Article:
The blood plasma will arrive at the San Marcos Grifols facility from plasma donation centers, of which the company owns and operates 17 in Texas. Healey said the Grifols owns and operates 80 plasma donation centers across the country, the closest of which is in San Antonio.

Healey said his company expects local residents to receive many of the jobs that will be created by the facility.

“We’ll be advertising locally and doing job placement locally — as we currently do, as a matter of fact,” Healey said.

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5 thoughts on “Grifols breaks ground in San Marcos

  1. Texas is the envy of America, and we should be thanking our lucky stars that we have a governor who understands how to grow an economy with low taxes, slow government spending, and lawsuit reform, even though we have this lefty President who doesn’t understand any of it at all.

    Go Rick Perry! Help lead the charge against Barack Obama.

  2. The way the Texas economy has been grown has cost us plenty! Texans should be ashamed that our state is a leader in industrial pollution of air and water, with environmental laws from the past and current administration that are a joke.

    I’ll happily pay extra taxes if it means that my child can breathe clean air and not worry about toxins in the water and food chain!

    Lefty – righty — whatever…just read the science and use a little common sense and you’ll see that the current policies do not do us any favors!

  3. @Karen; @Cori: Way to go immediately off topic.

    Congrats to Grifols and thanks to all those that were involved in helping to bring them here to San Marcos. This really is a boon to our town, and I’m excited to see how fast Carlson Circle is filling out with new projects.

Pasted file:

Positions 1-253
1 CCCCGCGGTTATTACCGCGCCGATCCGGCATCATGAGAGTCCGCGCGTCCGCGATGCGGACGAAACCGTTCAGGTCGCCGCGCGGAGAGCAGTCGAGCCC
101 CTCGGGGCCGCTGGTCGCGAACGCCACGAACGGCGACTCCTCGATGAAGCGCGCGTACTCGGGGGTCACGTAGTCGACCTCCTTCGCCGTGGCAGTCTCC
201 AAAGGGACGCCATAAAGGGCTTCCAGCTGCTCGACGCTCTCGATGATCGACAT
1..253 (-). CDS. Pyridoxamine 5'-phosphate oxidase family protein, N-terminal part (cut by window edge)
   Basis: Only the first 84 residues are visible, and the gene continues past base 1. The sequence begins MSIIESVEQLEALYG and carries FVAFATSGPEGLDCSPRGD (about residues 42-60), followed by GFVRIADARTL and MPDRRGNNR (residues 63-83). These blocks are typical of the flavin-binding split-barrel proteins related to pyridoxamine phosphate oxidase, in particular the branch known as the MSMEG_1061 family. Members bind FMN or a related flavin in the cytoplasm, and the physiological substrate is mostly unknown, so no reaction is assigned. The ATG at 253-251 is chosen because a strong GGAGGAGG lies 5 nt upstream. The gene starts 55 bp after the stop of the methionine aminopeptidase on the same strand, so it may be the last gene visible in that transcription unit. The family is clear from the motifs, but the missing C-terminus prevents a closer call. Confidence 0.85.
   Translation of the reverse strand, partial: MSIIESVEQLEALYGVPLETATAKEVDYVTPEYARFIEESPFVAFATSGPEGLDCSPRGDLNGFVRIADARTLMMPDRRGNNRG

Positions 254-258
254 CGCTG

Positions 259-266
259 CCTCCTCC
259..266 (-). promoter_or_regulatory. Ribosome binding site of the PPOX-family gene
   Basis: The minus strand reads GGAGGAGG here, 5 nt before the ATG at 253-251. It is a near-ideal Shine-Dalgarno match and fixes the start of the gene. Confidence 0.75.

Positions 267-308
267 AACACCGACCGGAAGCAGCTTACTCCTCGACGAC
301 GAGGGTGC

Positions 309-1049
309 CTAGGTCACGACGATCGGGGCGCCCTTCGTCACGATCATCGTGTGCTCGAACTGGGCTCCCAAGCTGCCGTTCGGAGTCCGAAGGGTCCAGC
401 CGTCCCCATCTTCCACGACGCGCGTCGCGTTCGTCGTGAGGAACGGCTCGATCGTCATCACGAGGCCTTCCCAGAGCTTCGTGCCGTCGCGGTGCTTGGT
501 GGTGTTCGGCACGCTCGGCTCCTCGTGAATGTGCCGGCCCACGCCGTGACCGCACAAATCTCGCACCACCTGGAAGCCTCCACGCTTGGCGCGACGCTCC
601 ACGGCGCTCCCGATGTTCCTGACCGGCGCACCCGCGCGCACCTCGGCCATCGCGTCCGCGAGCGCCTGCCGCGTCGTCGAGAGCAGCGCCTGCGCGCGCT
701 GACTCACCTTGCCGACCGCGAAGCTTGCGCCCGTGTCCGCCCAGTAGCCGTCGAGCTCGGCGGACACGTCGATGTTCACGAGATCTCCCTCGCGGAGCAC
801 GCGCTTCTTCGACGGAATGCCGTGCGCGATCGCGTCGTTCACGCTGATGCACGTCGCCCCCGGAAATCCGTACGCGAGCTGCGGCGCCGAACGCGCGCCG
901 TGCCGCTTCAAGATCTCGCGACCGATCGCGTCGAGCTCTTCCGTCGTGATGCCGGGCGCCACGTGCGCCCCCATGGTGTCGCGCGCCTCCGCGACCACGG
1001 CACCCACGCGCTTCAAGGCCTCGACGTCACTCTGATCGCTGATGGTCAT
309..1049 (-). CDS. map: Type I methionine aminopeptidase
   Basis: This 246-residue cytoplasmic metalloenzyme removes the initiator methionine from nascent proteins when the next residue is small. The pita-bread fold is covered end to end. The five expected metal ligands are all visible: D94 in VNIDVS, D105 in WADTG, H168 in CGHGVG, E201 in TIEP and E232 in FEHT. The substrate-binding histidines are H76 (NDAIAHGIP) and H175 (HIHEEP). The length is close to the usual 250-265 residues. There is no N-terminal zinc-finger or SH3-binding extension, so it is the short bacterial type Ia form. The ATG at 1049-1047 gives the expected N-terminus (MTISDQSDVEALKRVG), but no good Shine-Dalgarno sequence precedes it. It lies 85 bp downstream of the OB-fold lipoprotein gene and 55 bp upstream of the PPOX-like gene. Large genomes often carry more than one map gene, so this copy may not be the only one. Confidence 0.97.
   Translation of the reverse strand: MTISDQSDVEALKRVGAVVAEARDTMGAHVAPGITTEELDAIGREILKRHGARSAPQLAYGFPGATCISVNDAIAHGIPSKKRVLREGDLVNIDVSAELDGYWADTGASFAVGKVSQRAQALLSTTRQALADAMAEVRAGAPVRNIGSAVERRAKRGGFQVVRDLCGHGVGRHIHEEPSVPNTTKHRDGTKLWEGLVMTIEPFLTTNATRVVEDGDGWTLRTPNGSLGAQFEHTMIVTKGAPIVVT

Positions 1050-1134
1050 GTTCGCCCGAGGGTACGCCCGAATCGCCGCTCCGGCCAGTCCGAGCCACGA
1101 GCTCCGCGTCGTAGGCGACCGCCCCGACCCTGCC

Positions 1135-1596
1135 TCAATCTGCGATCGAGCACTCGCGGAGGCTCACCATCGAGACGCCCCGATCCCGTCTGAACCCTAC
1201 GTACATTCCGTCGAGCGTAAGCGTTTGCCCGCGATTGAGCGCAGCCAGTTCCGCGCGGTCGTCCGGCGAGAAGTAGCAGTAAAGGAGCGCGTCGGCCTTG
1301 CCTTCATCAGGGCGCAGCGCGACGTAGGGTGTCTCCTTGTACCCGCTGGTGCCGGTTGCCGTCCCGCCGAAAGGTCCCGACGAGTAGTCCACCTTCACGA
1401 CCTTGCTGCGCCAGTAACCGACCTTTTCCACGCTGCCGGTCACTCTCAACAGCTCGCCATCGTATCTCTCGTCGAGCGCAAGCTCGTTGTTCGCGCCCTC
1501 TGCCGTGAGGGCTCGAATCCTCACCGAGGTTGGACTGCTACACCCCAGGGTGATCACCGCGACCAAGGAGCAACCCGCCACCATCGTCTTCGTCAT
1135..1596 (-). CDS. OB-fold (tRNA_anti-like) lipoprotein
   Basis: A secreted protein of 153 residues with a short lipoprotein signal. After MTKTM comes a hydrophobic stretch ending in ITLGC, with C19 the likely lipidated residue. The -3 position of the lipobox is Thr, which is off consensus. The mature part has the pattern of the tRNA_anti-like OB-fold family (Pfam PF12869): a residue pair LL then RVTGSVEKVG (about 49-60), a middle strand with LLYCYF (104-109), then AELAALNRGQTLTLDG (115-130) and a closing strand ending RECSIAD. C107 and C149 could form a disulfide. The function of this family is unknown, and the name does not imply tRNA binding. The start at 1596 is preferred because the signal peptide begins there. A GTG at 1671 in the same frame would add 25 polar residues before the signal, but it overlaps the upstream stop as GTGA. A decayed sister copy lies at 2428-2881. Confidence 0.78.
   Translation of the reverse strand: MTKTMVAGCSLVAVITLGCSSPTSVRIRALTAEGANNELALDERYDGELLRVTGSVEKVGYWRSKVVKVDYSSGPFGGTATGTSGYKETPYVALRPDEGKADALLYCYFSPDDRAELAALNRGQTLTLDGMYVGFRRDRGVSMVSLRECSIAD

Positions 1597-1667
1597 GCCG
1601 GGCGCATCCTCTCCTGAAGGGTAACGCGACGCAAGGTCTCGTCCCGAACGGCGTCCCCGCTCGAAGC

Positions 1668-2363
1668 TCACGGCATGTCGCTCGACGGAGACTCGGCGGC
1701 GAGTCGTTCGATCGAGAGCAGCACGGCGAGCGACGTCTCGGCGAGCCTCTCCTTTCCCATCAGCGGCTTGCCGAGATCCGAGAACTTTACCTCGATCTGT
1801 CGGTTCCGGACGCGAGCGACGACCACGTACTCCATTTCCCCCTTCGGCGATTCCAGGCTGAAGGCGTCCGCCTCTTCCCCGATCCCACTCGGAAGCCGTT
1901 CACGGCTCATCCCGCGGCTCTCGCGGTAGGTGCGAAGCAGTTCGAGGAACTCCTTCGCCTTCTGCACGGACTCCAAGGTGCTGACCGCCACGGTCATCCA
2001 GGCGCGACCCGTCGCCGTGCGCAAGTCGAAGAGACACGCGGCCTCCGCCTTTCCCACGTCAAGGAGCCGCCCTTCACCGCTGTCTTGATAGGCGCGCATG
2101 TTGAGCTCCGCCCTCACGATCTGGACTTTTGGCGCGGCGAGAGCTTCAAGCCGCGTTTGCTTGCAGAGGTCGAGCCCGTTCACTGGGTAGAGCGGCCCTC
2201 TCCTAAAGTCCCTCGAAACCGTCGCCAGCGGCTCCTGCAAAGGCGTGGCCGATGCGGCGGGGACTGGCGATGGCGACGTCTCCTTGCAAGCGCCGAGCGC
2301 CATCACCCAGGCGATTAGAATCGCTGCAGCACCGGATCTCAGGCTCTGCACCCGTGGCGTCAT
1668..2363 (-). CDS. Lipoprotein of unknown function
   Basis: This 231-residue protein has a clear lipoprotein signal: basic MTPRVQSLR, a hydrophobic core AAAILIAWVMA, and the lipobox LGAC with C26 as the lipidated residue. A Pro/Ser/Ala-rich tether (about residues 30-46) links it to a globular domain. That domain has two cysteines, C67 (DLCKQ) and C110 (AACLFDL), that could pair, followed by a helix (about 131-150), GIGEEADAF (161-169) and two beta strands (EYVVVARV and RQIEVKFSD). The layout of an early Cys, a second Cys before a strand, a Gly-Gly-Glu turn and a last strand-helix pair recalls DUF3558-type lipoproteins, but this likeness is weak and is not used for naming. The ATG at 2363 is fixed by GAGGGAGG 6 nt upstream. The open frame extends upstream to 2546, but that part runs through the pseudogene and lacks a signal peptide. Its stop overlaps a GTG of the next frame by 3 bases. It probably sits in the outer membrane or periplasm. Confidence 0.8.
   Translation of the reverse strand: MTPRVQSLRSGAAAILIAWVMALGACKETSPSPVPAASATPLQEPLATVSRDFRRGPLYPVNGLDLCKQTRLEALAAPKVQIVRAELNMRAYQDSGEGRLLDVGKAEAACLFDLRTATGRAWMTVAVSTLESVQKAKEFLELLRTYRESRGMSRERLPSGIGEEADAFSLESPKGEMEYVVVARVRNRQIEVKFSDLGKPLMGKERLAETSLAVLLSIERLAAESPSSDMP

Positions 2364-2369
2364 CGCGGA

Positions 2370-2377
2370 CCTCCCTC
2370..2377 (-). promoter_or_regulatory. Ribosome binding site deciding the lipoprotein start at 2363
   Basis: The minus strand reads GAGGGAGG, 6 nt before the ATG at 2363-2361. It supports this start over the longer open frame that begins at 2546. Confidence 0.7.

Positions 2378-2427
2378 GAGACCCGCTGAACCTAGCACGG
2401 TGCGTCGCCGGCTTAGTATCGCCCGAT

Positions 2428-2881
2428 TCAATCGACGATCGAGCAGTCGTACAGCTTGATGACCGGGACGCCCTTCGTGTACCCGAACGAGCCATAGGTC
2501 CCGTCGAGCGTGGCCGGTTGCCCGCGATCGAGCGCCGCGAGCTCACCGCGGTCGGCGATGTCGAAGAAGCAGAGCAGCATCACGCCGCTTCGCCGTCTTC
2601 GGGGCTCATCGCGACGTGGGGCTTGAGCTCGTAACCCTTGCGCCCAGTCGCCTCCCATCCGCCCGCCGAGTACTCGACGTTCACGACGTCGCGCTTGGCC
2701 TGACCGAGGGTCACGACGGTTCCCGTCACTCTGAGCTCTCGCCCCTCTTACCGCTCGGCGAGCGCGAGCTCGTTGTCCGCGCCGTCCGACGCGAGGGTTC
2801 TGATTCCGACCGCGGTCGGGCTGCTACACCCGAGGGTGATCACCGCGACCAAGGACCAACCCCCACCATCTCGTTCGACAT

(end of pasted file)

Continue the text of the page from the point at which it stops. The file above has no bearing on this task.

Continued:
4. Brian, you are right. Apologies. I responded to the comment but not the article. Thanks for getting back on track….

  5. No point in arguing about Slick Rick or his proposal to force every Texas schoolgirl to have an injection not yet proven either safe or effective–a touchdown for BIG PHARMA just stopped short of the goal line.

    Do check, however, the ranking of Texas is education level, education spending, infant mortality, percentage of uninsured–all those embarrassing things states are rated on, for most of which we share the bottom three US positions with Mississippi and one of the other truly enlightened states of the South (R). The information is readily enough available, if one can stomach reading it.

    If somebody runs across it, I’d also like to know better why the rate for Texas homeowner insurance, health insur-
    ance and automobile insurance is so much higher than that of, say California, the Disaster State. We pay $1,000 for CA’s $700+ for home policies, even though we have few mudslides, earthquakes, forest fires, and other natural disasters. Maybe that and the nice “bidness climate” are related? Or could it be that only two (2) companies have over 75% of the territory nailed down tight? Both?